One guy's collection of rants, babble, and 6502.


Why I chose the Apple][

When I first saw a computer, it was an Apple][(+?) ... Also, the first computer I'd ever programmed for was an Apple][(+/e). Those reasons alone aren't why I stuck with it, however. Set your watch to October of 1986.

I'd been in my first computer class in HS which I was truly interested in. This evening, we went to the public library to get an orientation on their computers, which happened to be a ][e and a ][+. To prove that I was green about computers in general, I'd brought my TRSDOS-formatted floppies in and asked the caretaker to try booting one. Naturally, it failed.

I took the simple test and got my orange dot on my library card anyway. This was the beginning of loads of tube time on these two machines.

I started out by running a few of the BASIC programs off the System Master, then LISTing them to see how they worked. I had no clue (back then) how a "CALL 2080" made the Apple do all that nifty shit (in this case, it did a CATALOG, then let you select what actions to perform on the file). I had no clue about anything Apple. What I DID have, however, was access to loads of documentation on these machines!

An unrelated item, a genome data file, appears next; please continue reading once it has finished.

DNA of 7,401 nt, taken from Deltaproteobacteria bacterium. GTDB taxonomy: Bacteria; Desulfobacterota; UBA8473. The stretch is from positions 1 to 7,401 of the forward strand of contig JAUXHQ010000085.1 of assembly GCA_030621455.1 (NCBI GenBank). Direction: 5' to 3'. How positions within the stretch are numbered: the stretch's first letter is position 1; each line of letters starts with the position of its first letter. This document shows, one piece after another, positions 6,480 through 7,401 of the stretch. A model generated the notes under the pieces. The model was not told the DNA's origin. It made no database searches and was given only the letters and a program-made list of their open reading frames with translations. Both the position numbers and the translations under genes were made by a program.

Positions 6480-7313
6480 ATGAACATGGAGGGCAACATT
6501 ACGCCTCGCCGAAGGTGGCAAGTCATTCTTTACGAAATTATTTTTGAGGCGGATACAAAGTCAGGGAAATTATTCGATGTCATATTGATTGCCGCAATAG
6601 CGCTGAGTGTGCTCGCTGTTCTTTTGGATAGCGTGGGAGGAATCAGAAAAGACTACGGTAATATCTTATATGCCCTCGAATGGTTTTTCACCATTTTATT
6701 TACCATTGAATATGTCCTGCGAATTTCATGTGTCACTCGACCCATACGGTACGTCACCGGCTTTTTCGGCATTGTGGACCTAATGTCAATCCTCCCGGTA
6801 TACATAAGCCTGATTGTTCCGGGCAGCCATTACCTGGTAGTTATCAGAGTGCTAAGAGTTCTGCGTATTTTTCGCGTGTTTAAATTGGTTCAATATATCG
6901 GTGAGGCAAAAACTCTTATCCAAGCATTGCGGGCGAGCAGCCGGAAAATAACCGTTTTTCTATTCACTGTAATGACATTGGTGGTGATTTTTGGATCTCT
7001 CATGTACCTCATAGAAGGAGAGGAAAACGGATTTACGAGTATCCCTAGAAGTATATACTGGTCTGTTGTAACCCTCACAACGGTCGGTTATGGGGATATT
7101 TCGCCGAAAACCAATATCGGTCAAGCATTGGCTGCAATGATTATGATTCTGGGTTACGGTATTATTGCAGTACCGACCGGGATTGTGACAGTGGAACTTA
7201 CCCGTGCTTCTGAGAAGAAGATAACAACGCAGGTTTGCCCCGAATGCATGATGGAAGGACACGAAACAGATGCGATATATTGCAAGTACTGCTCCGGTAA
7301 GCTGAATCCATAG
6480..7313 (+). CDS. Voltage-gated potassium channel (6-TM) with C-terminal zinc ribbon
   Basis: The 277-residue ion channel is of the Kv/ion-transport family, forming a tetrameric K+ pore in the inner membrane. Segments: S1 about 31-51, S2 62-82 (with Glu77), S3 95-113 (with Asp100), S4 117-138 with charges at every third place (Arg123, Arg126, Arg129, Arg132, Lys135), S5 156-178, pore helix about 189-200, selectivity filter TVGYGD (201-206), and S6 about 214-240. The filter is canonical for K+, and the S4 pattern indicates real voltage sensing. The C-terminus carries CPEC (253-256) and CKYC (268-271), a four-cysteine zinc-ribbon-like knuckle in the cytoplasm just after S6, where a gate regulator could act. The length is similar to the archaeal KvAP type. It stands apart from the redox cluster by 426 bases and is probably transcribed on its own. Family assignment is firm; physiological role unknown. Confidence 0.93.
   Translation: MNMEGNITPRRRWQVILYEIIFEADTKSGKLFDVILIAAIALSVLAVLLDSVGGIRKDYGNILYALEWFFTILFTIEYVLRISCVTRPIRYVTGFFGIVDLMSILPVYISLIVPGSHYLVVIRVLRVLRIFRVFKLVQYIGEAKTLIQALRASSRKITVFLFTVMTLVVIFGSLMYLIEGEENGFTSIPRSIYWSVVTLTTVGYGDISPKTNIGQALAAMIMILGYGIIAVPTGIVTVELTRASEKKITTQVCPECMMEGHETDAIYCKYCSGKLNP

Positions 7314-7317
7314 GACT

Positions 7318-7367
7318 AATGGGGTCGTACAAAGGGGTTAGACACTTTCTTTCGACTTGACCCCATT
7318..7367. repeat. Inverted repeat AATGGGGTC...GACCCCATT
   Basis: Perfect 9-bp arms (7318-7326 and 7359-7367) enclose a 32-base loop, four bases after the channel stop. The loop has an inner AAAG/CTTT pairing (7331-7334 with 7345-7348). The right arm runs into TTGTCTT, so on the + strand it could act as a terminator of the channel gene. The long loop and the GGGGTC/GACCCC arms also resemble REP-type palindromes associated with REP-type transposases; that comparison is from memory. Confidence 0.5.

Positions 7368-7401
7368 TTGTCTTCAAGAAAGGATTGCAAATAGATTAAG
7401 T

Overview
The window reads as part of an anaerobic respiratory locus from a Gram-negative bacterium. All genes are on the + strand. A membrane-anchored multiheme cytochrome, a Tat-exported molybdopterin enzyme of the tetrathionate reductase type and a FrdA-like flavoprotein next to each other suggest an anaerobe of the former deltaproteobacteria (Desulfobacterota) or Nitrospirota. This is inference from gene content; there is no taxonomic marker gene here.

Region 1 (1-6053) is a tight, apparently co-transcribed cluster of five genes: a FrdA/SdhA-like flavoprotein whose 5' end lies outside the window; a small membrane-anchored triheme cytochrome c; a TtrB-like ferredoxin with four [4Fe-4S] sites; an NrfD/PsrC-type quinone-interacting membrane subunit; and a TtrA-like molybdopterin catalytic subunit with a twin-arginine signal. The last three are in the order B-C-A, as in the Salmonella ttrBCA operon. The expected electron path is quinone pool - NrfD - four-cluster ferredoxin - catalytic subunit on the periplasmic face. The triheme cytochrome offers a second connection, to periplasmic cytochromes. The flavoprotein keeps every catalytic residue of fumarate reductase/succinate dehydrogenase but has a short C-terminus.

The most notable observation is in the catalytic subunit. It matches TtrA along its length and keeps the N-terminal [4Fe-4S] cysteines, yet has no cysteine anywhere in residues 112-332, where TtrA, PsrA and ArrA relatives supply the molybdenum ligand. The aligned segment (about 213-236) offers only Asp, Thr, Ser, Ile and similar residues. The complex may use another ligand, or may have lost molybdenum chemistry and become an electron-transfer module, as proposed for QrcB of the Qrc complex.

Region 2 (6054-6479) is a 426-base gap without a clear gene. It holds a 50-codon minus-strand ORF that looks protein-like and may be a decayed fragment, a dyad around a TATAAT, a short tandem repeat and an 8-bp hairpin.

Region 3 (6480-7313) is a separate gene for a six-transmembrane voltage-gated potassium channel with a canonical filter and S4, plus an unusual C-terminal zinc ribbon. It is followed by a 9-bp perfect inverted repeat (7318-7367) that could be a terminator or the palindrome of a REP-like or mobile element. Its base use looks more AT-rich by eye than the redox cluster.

Thanks to having the docs, I taught myself FPBASIC, a bit of INTBASIC, and most importantly, 6502 assembly language. I'd also gotten proficient in doing things with the disk -- sector editing, CopyII+ parm file hacks, hacking DOS with nothing more than a well-worn copy of _Beneath Apple DOS_, getting into ProDOS, etc... There wasn't as much documentation as I needed, but I got good results with what I had and what I reverse-engineered on my own, so that made me stick with it.

Contrast this to the TRS-80 Model III I'd been working on that first year. Sure, I had a GWBASIC-like reference available, and used it... but by the end of the year, I'd had a taste of assembly language, and there was no TRS-80 memory map, no Z80 instruction set (hell, I didn't even KNOW what CPU was used in the TRS-80 back then), no docs of which locations were special for TRSDOS or the TRS-80 in general... none of that! All of this was available to me for the Apple, or I could find out if I really needed it.

Many years later -- and despite the fact that I'd thrown most of my best docs in the rubbish bin right after I'd drank an excess of Stupid -- I can still find out what I need to know about the Apples I have. Yes, I still use the Apple today.

I'm currently working on some ROM enhancements to the Apple][e... it's going pretty good, but I find that enhancing one piece breake another...

Did I mention that, even though I'd been using an Apple in some way since 1984, I still learn new things about it today?

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